If you’ve read my blog before, you know I’m a huge fan of choice-based games. When I heard Netflix’s Black Mirror came out with an interactive episode, I was intrigued. However, as I completed all five endings, I began to feel like this piece of content wasn’t made for me.
Major season two finals spoilers ahead
In the season two finale of The Handmaid’s Tale, it’s revealed Commander Lawrence (head of the household Emily has been most recently assigned) is part of the resistance and helps his Handmaid’s and Holly/Nichole escape. But his eager helpfulness after a terrifying introduction just feels wrong.
In the Golden Age of TV, we have more critically acclaimed content than ever. With the increasing segmentation of audiences, showrunners no longer have to cater to the lowest common denominator and can write specific content for specific audiences. And with subscription based television, we’re treated to shows like Game of Thrones and The Handmaid’s Tale — two series that would never see the light of broadcast network in their current forms. And yet, with all this amazing TV surrounding us, Netflix’s season 2 of GLOW still shines as bright as its name.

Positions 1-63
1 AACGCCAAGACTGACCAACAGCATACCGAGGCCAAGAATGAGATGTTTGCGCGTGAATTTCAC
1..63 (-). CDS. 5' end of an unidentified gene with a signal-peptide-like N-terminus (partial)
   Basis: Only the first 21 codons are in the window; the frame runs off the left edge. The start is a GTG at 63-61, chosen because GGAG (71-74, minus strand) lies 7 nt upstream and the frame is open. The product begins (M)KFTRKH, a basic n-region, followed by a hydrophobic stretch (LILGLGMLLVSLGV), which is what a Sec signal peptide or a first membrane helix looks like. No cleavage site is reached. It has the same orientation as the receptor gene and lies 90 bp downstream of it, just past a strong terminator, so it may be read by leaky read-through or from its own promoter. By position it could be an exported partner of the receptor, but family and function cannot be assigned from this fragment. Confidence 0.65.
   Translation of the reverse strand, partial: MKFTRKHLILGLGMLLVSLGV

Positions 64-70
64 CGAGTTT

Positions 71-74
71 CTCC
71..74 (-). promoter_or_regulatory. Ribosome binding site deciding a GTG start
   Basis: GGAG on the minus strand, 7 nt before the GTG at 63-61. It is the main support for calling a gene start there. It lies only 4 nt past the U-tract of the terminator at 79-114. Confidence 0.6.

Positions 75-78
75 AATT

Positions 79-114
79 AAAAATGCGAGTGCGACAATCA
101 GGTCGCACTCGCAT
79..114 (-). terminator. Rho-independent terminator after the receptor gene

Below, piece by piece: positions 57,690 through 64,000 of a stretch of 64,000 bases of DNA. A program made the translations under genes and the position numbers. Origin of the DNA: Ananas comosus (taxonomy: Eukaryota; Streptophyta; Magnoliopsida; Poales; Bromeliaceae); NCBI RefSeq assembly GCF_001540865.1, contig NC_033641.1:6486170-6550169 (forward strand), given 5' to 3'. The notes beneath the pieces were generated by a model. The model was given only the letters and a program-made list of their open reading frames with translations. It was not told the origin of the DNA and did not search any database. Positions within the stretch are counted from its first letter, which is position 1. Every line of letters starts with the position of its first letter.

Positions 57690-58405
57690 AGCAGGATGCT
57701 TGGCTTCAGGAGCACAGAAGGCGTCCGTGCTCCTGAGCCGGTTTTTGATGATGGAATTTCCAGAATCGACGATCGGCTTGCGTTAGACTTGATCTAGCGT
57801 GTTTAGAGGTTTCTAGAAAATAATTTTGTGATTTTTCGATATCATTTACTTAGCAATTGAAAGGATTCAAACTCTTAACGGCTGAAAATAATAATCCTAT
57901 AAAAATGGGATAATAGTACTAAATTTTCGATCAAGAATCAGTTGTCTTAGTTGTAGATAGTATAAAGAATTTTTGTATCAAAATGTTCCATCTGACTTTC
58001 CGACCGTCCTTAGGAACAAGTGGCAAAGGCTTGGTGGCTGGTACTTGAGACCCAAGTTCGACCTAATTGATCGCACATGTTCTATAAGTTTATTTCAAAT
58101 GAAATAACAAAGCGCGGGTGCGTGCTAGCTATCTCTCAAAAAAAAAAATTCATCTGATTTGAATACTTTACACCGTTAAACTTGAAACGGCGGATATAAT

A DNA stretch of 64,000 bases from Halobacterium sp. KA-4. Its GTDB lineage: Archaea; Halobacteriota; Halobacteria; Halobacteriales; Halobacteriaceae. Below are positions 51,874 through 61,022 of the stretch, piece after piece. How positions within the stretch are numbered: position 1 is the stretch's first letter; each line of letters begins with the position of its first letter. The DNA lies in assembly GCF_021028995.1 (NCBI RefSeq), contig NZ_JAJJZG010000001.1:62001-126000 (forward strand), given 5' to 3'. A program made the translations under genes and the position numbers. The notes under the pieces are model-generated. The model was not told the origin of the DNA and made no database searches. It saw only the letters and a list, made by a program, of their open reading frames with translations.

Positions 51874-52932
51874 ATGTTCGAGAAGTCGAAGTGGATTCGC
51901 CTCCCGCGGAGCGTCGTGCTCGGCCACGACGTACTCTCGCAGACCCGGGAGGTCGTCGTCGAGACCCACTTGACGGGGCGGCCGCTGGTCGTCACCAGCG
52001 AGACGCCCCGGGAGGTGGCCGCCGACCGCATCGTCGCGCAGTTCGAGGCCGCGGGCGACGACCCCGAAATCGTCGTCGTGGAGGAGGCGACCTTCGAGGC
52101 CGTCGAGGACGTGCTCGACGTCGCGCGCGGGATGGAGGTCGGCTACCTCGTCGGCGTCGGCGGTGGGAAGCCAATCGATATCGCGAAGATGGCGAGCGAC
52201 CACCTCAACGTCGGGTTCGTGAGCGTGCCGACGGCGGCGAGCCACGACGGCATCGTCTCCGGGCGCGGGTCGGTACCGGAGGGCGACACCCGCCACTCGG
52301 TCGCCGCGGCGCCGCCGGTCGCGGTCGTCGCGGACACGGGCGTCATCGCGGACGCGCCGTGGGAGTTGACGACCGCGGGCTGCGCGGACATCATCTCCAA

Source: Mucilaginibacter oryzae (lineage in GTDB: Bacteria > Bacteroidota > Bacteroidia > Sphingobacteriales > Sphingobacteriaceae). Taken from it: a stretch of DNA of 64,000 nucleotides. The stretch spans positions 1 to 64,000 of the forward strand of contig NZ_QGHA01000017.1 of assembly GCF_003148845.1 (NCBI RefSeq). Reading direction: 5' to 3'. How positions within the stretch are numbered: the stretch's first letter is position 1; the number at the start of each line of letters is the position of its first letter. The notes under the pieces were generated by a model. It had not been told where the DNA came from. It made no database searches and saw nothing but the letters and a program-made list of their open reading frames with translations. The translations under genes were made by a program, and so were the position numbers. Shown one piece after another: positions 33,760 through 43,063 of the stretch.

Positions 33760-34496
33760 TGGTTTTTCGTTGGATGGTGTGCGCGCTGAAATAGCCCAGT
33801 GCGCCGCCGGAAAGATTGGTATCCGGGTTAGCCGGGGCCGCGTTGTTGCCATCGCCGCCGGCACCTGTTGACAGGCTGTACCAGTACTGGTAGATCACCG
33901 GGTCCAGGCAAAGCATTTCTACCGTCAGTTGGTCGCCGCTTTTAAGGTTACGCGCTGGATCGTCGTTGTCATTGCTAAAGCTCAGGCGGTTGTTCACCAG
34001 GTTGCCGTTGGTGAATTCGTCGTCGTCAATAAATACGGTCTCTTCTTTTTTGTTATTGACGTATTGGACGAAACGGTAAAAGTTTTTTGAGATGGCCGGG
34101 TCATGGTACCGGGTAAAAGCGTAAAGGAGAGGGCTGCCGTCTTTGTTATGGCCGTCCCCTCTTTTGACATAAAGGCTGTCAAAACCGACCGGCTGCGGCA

This post is filled with massive spoilers of S2E9 of Westworld! Continue at your own risk!
Last night, The Simpsons aired an episode in which they briefly addressed the 2017 documentary The Problem with Apu. The documentary discusses the cultural impact the character of Apu Nahasapeemapetilon has had on South Asian representation in other media, as well as the direct impact of the character on prominent South Asian and Indian actors’ lives.
Now, I won’t actually be speaking on whether the representation of Apu is fine or not in this post. I’m not Indian and I just don’t think I really have any say or insight into what is or isn’t offensive representation. However, I still think the way writers displayed their views on the subject was still ignorant.